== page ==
Monday, December 15, 2003


In case you live in a cave (this means you Osama), this morning U.S. forces paraded a scraggly, captive Saddam Hussein before the global media machine. Indeed a momentous turn of events, Saddam's capture raises a number of pressing questions.

(1.) What does this mean for violent resistance to the American occupation of Iraq?

If Saddam was masterminding the resistence of loyal remnants of the Republican, then we might expect the violence to taper off. This is the sore loser scenario oft charged by conservatives who like to gloat over their perceived victories (a charge also levied against tholse in the West who opposed the war). If the resistance arises from oppostion to U.S. occupation, as many many many who opposed the war prophecied, then we should expect the resistance to remain constant or increase.

Here I turn to GWB: "I also have a message for all Americans: The capture of Saddam Hussein does not mean the end of violence in Iraq. " Despite early reports this morning of (a) new intelligence that Saddam was orchestrating the resistance and (b) two new car comb attacks against police stations, it is my impression that Saddam couldn't have been too involved in the resistance. Why do I say this? Mainly because Saddam was living in a hole in the ground. Judging from his mangy dog appearance, it doesn't look like he got out too much. Oh, and his hole isn't like the bunker in Nebraska--with all its computers, analysts and telecommunications infrastructure--where GWB flew to hide out on 9/11, it was just a hole under a farm house.

"Yesterday, December the 13th, at around 8:30 p.m. Baghdad time, United States military forces captured Saddam Hussein alive." Kudos to you, GWB.

(2.) But how are we doing with regards to capturing OBL? You know, the guy who masterminded and financed the attacks on the WTC (twice), the Pentagon, the Whitehouse (failed, thanks to some very brave souls), the S.S. Cole, the Embassies in Africa, and so on.

(3) Okay, we got him. Now what do we do with him? The good folks at the CIA will eventually tire of flogging Saddam with the proverbial rubber hose, and the question of bringing Saddam to justice--where, how, by whom, and for whom--will lurch to the forefront of public intrigue.

It seems there are three options: Try him in Iraq, try him in the United States, or try him at the international court. There is a fourth scenario, too. Saddam could suffer congenital heart failure, fall down a flight of stairs, commit suicide, and so on. I would not rule this out, given what Saddam knows about the involvement of President Reagan, Dick Cheney, Donald Rumsfeld, and a myriad of other Republican hawks in Saddam's rise to power, war against Iran, business deals with U.S. firms to extract oil and develop chemical weapons.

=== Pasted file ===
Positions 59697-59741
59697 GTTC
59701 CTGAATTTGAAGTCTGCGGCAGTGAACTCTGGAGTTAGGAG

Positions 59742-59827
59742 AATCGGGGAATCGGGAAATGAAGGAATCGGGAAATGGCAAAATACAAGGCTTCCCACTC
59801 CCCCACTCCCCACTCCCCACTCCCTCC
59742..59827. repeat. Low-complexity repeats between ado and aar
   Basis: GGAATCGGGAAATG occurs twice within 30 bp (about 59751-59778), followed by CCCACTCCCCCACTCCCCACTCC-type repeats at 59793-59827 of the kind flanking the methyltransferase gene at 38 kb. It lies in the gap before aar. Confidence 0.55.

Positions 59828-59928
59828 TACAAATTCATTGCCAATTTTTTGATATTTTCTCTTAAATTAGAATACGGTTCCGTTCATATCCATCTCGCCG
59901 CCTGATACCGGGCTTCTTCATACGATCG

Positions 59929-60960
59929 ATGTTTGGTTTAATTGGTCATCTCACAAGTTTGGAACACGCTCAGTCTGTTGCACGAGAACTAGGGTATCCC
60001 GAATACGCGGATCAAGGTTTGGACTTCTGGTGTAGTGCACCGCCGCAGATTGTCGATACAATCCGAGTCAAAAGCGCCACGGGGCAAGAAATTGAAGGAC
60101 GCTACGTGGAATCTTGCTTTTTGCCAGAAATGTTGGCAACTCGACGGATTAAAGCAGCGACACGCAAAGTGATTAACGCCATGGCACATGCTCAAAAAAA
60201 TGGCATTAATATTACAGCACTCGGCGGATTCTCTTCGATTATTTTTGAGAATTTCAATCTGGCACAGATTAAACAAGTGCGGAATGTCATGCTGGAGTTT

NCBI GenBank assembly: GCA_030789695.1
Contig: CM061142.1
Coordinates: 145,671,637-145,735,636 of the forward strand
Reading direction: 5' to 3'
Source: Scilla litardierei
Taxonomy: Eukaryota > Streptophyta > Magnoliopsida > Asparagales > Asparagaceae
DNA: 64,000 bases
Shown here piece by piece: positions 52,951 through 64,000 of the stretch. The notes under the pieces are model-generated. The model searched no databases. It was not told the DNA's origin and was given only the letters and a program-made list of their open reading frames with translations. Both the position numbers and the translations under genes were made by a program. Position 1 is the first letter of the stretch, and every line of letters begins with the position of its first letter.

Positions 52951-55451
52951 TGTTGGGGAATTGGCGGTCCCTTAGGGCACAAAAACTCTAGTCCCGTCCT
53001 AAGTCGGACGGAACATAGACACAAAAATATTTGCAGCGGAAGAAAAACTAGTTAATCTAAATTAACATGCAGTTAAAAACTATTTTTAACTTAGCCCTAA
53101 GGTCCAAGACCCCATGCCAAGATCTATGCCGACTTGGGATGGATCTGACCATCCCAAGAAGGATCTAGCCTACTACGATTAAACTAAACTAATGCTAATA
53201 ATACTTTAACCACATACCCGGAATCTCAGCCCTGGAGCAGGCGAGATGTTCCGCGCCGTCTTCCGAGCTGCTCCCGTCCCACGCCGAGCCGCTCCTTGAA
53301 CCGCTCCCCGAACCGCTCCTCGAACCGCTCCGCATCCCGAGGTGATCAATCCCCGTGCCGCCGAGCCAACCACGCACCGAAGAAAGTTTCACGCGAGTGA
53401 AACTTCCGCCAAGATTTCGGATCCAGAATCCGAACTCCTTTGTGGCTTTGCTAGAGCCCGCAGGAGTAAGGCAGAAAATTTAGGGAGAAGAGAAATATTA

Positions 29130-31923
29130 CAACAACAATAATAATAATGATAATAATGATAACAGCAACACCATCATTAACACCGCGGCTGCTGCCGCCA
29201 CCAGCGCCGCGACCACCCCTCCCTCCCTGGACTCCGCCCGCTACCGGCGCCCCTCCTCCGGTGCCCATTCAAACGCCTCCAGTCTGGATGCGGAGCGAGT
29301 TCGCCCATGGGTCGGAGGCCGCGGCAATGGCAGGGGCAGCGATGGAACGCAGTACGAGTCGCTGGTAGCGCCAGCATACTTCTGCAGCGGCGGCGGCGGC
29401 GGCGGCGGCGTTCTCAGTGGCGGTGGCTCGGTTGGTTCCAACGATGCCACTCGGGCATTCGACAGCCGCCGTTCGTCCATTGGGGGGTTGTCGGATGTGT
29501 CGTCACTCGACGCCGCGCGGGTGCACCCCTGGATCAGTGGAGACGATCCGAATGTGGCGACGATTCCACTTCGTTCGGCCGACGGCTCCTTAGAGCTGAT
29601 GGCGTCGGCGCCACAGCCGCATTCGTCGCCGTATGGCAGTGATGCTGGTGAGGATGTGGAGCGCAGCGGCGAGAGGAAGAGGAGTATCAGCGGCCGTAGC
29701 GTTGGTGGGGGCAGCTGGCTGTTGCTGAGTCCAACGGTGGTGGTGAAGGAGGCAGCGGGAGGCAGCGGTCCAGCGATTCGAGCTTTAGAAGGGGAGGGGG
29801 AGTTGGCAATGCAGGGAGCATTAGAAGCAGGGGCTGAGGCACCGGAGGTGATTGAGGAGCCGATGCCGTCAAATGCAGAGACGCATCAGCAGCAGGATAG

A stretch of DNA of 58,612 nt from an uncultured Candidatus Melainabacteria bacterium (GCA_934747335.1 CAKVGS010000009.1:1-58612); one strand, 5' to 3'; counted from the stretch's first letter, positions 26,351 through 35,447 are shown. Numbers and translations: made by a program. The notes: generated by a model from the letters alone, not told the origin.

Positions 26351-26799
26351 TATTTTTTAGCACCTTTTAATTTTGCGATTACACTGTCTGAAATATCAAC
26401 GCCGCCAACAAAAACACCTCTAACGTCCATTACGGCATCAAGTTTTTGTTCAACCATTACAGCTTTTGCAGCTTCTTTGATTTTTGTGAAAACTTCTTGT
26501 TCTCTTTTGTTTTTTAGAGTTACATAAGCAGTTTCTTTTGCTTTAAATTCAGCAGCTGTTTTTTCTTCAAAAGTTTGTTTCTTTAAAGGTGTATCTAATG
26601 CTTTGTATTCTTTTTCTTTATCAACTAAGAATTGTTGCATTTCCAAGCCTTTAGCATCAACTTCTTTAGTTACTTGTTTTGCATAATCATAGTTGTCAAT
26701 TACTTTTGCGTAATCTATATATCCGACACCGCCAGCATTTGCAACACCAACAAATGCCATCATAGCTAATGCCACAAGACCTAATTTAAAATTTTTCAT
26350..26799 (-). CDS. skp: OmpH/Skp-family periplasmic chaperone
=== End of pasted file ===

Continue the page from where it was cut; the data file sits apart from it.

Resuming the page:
Here we must recall the "logic of the triad." Courts essentially derive their legitimacy from this triad--it??the idea that two parties in conflict refer their dispute to a third, neutral party for resolution. We can see right away that there are many more than two parties at play in this conflict. Here is an inexhaustive listing: the Iraqi people (subjected citizenry), the Kurds (genocidal victims), the Americans (colonial overlords), and the Kuwaitis, Israelis and Iranians (victims of war crimes).

There is a fourth, oft overlooked component to the triad (probably omitted so they wouldn't have to call it logic of the "quad"): the general public who decide on the legitimacy of the third party and the judicial process.

It would seem the international court would be best suited to deal justice to such a diverse group of parties. But that raises the risk for the Bush Administration that information Saddam potentially could divulge would come back to bite them (and previous Republican administrations--including Daddy Bush) in the ass. An American trial would reek of impartiality (and an improper fit to redress the broad breach of justice waged under Saddam's regime). It's safe to say that putting Saddam on trial in the U.S. would evoke outrage from much of the world, particularly in regions where the Bush administration would like to usher an era of democratic enlightenment.

A trial in Iraq, while shunning all other injured parties from the process of justice, would ring most true to the average American. Conveniently for the Bush administration, Iraqi civil society is in such shambles that there is no way a judicial system capable of ruling on international human rights and war crimes laws could be up and running in any foreseeable length of time. Most of the country still has no electricity, let alone the litigation and jurisprudence skills necessary for such an undertaking. "Have I got the solution for you," Paul Bremer is thinking. While a trial by Iraqis would likely earn Bush considerable political capital domestically, in reality it could be no more than a kangaroo court orchestrated by the heavy, invisible hand of the U.S. potentate, which would ensure Bush of the appropriate outcome: Saddam guilty, dirty little Republican secrets stay under wraps.

(4) What about those pesky WMDs? If there is anyone who can, Saddam should lead us once and for all to those elusive missiles, fissile material and biological weapons aresenal. You know, the stuff about which Sec. of State Collin Powell presented the UN with detailed intelligence as to the locations and activities: . Either they were there and now we get them, or Bush lied to the American public and the world. Period.

Yes, there are more questions to be posed and pondered, but for now I need to go earn my keep at my job.


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